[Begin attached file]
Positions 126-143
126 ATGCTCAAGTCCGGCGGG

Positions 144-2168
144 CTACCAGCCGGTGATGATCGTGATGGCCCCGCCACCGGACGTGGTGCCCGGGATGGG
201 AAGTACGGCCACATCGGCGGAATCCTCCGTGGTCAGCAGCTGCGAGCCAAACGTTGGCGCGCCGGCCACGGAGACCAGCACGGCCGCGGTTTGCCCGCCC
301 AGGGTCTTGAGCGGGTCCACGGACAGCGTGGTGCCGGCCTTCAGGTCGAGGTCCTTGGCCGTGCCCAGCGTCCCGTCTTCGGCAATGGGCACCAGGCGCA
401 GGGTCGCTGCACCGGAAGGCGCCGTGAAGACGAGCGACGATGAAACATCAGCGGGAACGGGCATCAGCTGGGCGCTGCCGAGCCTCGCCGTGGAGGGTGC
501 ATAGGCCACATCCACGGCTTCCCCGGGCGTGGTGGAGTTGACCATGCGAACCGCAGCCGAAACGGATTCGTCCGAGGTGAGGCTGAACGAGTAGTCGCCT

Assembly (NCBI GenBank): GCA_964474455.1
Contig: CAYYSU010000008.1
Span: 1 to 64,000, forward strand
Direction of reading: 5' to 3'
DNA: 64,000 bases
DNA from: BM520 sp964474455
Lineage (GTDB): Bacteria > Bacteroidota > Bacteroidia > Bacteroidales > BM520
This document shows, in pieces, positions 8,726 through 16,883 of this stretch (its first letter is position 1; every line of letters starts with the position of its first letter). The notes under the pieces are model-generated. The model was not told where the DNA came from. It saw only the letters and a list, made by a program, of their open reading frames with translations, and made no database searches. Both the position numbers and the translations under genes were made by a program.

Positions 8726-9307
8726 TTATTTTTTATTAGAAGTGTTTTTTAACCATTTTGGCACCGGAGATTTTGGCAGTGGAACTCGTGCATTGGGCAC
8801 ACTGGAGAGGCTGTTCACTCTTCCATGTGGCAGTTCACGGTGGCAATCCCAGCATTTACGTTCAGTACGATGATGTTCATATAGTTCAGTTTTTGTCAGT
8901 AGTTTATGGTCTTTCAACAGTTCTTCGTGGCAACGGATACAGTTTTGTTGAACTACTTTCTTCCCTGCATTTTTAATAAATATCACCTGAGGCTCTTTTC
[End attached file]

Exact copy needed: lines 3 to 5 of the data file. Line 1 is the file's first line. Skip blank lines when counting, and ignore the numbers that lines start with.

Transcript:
Positions 144-2168
144 CTACCAGCCGGTGATGATCGTGATGGCCCCGCCACCGGACGTGGTGCCCGGGATGGG
201 AAGTACGGCCACATCGGCGGAATCCTCCGTGGTCAGCAGCTGCGAGCCAAACGTTGGCGCGCCGGCCACGGAGACCAGCACGGCCGCGGTTTGCCCGCCC